However, England coach Chris Silverwood still has faith in Buttler, so don’t expect Foakes to replace him any time soon. In fact, according to the England boss, it will only take one good knock to resurrect Buttler’s form:

“Jos looked brilliant in practice coming into the game [Buttler made scores of 24* and 35 in the intra-squad warm-up match]. He just needs to go on and make those big scores now, doesn’t he? He knows that. From our point of view it’s just making sure he feels confident in the environment he’s in. We’ll give him the best chance to succeed and then if he has a day out and gets some runs the rest will be history. I’m not going to go down the road of putting Jos under pressure because I don’t think that will help him. First and foremost we want to give him the best chance to succeed but, yes, we have a very good gloveman here in Ben Foakes.”

Hot wheels or hot air?

The most unpredictable part of England’s team selection for the match at Old Trafford is who will make up England’s bowling line-up. The home side are in the unusual position of having a full rota of fast bowlers, with nobody currently tied to the treatment table. In Southampton, Ed Smith and the board of selectors decided pace (or ‘wheels,’ as us cricket nerds love to call it) was the answer in the form of Jofra Archer and Mark Wood, with the pair being branded as the quickest England duo ever in some quarters.

But, aside from Archer’s opening spell on Sunday, England’s pair of hot wheels left us short in supply on the wickets front, something that the omitted Stuart Broad has rarely been lacking, especially in recent times. BBC’s Jonathan Agnew called it a ‘pretty brutal decision’ and with 48 Test wickets at an average of 23 in the last 12 months, it’s hard to disagree with that assessment.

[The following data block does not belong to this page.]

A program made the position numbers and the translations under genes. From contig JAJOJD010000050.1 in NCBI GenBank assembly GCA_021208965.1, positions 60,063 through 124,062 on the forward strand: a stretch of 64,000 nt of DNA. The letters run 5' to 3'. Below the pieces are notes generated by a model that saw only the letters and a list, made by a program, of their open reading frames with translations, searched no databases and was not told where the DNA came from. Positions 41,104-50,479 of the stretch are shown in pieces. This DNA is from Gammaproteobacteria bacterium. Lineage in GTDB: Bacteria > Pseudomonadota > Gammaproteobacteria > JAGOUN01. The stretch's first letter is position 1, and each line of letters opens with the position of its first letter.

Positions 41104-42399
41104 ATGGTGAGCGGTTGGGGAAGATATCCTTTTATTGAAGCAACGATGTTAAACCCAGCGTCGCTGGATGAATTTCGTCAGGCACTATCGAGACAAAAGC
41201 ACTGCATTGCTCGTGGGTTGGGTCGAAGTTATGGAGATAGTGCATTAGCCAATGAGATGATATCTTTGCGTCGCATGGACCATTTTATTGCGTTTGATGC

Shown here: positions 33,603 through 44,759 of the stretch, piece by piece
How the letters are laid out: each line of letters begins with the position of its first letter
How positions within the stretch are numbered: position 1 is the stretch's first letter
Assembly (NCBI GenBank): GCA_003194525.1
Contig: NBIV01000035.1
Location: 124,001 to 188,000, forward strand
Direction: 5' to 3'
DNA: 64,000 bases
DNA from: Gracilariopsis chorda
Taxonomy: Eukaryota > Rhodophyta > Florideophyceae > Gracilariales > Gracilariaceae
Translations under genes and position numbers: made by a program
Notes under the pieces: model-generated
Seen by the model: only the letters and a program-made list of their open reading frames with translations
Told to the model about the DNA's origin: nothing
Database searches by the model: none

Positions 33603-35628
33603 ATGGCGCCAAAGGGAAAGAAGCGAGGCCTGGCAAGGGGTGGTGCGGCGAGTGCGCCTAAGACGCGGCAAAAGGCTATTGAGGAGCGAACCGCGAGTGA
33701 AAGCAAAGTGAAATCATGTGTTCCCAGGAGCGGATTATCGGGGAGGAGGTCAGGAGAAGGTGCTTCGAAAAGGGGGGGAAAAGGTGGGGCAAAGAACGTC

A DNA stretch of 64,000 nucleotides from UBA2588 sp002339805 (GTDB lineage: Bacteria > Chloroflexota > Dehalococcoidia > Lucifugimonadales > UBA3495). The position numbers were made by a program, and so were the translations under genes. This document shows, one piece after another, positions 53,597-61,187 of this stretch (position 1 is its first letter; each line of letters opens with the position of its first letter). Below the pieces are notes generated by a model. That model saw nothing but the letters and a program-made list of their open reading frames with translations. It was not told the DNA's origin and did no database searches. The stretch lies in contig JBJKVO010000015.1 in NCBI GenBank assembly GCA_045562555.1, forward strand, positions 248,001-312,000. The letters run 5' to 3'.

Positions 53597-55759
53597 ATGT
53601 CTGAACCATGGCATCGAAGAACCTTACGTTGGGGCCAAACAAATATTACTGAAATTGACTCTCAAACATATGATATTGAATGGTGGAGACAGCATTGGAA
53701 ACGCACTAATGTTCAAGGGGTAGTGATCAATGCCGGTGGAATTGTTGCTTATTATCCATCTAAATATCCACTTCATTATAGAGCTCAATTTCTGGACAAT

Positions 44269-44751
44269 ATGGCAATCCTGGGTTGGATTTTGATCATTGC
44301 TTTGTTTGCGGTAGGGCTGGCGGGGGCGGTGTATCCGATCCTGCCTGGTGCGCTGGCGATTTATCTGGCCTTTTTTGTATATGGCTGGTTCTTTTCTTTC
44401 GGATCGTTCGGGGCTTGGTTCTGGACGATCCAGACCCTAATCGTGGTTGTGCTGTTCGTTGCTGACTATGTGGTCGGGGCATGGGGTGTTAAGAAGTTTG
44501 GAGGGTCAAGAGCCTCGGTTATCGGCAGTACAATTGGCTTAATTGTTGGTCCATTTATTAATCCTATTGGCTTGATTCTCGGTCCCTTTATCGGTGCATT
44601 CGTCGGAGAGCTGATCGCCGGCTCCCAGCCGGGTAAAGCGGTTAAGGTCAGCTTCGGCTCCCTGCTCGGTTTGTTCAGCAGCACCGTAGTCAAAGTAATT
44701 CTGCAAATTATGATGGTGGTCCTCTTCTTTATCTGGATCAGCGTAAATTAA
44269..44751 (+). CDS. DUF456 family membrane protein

However, his admonishment of the decision to leave him out in front of the Sky cameras was misplaced, if refreshingly honest. I have linked to the YouTube version of Broad’s interview because it becomes so much more powerful hearing and seeing the thought process of a man who had played 51 consecutive home Test matches at home, only to be left out for a pair who took match figures of 5-216. Whether the England hierarchy will have enjoyed that particular interview as much as Sky’s viewers is certainly up for debate.

Both stand-in captain and coach have unsurprisingly doubled-down on Broad’s exclusion, but Silverwood did defend Broad’s fervent comments:  “I think Stuart handled himself very well. What I did love about the interview, and the subsequent conversations I’ve had with him, is that passion. The drive is still there and Stuart still has a big role to play in this team. I’ve made that very clear to him.”

Whether that role involves turning this West Indies series around remains to be seen, but I would be surprised if England backed down from Wood and Archer after just one game together, especially when both will be needed if England want to win Down Under next winter. Chopping and changing is just not the way this England side have gone about it.

The second Test match at Old Trafford is from 16-20 July.